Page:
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Mayor Dyer: Trump ‘antithesis of what Orlando is all about’

City continues to heel from Pulse massacre

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Orlando Mayor Buddy Dyer speaks at the Out & Equal Workplace Summit in Orlando, Fla., on Oct. 5, 2016. (Washington Blade photo by Michael K. Lavers)

Orlando Mayor Buddy Dyer on Thursday sharply criticized Donald Trump during a telephone interview with the Washington Blade.

“Donald Trump’s positions on everything are the antithesis of what Orlando is all about,” said Dyer.

Dyer spoke with the Blade less than five months after a gunman who lived in Port St. Lucie, Fla., killed 49 people and wounded 53 others inside the Pulse nightclub that is less than two miles south of Orlando City Hall.

The gunman, who was born in New York City to Afghan parents, pledged his allegiance to the leader of the so-called Islamic State in a 911 call he made from inside the gay nightclub that was holding its weekly Latino party at the time of the shooting. Trump in the days after the June 12 massacre — which is the deadliest mass shooting in modern U.S. history — reiterated his calls to temporarily ban Muslims from entering the country.

“We don’t hold it against the Muslim community that (the gunman) was a bad actor,” said Dyer, noting Muslims stood alongside LGBT advocates and others who condemned the massacre.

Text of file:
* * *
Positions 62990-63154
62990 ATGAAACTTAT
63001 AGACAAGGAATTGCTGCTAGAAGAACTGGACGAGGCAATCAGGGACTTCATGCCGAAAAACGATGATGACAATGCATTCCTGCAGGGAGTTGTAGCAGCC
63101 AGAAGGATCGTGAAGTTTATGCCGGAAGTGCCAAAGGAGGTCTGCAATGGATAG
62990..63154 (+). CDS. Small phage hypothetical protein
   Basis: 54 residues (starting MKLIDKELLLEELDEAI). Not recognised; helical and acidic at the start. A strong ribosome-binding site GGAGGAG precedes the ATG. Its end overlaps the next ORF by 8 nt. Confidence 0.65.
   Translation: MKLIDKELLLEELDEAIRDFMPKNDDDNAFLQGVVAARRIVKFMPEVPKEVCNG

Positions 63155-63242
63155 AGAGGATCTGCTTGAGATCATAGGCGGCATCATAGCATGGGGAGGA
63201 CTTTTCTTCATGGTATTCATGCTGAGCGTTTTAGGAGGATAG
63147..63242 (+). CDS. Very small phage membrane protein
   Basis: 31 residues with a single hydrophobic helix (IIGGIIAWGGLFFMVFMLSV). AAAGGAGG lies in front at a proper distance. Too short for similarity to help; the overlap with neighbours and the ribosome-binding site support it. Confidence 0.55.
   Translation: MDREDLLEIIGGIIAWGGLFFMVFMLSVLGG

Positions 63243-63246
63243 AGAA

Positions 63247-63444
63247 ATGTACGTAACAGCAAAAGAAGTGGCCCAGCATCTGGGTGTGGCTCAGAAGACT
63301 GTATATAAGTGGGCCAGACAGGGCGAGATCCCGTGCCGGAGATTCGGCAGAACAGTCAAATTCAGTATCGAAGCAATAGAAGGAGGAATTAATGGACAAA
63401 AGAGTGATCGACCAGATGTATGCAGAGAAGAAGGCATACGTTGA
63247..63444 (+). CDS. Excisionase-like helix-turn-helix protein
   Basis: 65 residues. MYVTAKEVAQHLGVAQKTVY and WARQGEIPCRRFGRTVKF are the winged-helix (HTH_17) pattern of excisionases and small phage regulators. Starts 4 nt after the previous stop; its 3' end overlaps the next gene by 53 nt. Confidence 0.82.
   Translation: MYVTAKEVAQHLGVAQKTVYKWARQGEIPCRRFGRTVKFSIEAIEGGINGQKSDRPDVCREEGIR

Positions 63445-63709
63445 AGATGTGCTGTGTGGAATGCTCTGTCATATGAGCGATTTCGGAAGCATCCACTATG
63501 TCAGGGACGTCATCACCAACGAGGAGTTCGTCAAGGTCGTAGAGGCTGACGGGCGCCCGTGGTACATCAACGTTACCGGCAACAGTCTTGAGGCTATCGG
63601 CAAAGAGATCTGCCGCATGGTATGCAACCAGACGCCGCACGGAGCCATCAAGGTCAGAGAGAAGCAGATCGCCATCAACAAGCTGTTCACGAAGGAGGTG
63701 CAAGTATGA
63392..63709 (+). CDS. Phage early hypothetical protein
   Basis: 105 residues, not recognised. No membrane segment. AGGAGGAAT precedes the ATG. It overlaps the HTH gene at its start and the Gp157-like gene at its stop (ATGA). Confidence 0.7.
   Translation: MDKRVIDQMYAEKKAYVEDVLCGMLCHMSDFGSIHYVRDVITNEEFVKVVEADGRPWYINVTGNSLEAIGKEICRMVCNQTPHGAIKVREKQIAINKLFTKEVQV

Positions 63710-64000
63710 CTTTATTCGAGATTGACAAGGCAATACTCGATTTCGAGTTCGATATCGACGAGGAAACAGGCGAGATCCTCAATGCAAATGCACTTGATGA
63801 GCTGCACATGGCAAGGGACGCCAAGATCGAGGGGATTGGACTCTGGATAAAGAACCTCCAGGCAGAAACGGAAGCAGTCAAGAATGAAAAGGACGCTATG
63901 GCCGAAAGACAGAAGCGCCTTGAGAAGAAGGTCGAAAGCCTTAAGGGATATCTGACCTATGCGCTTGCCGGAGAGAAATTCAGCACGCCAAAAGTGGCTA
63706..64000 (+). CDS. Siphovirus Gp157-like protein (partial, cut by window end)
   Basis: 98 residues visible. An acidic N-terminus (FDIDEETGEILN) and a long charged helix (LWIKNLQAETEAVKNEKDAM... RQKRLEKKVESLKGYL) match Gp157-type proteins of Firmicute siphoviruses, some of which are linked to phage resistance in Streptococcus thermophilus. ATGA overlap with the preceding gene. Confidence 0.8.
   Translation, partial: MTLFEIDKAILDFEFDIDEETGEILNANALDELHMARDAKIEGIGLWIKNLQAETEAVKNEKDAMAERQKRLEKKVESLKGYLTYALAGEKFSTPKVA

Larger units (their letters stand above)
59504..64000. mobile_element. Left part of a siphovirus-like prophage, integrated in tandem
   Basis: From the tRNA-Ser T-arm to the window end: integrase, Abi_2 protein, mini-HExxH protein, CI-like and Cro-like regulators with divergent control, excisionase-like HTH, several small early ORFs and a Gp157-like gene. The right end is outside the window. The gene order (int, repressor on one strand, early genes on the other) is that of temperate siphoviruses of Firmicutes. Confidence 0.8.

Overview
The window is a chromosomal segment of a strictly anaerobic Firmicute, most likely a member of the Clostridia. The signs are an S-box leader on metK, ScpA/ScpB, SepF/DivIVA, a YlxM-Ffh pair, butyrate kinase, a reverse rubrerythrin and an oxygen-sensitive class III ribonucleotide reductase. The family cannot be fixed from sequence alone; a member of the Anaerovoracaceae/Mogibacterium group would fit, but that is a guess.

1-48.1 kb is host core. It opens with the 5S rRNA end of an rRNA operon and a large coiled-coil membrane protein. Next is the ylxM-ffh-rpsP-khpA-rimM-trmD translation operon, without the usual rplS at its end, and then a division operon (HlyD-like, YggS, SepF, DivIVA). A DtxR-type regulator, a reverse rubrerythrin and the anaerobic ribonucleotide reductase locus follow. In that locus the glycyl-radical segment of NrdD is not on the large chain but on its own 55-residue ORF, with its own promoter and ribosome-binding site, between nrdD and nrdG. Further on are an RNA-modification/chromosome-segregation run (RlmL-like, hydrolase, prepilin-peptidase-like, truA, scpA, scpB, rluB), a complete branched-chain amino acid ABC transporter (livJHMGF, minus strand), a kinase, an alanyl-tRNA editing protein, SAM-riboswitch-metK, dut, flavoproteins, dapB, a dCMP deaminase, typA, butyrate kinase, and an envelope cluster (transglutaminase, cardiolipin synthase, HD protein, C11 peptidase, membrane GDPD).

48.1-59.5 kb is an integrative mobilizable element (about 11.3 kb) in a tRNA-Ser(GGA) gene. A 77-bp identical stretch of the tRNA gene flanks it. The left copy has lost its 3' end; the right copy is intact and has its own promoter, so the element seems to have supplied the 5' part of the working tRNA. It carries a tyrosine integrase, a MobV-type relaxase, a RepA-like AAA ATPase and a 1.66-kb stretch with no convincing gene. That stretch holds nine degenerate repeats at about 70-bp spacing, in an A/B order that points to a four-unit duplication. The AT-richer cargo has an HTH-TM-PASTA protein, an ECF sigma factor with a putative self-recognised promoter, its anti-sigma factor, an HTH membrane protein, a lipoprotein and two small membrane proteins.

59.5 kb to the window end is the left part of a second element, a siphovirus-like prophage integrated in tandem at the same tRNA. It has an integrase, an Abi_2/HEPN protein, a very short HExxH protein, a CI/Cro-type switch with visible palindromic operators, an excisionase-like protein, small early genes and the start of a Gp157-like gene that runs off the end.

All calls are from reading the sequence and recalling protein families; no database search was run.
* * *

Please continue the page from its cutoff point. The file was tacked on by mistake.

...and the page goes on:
Dyer further accused Trump of “promoting hate.”

“We’re promoting love,” said Dyer.

A Trump campaign spokesperson did not return the Blade’s request for comment.

Two women hold candles outside the Dr. Phillips Performing Arts Center in Orlando, Fla., on June 13, 2016, during a memorial to the victims of the Pulse nightclub massacre. (Washington Blade photo by Michael K. Lavers)

Two women hold candles outside the Dr. Phillips Performing Arts Center in Orlando, Fla., on June 13, 2016, during a memorial to the victims of the Pulse nightclub massacre. (Washington Blade photo by Michael K. Lavers)

Dyer said U.S. Sen. Marco Rubio (R-Fla.) didn’t “help himself” by speaking at an anti-LGBT conference that took place at an Orlando hotel in August.

The Cuban-American Republican who ended his presidential campaign earlier this year announced he would seek re-election two weeks after the massacre. Dyer accused Rubio of “publicizing” his campaign at the Pulse nightclub.

A Rubio campaign spokesperson did not respond to the Blade’s request for comment.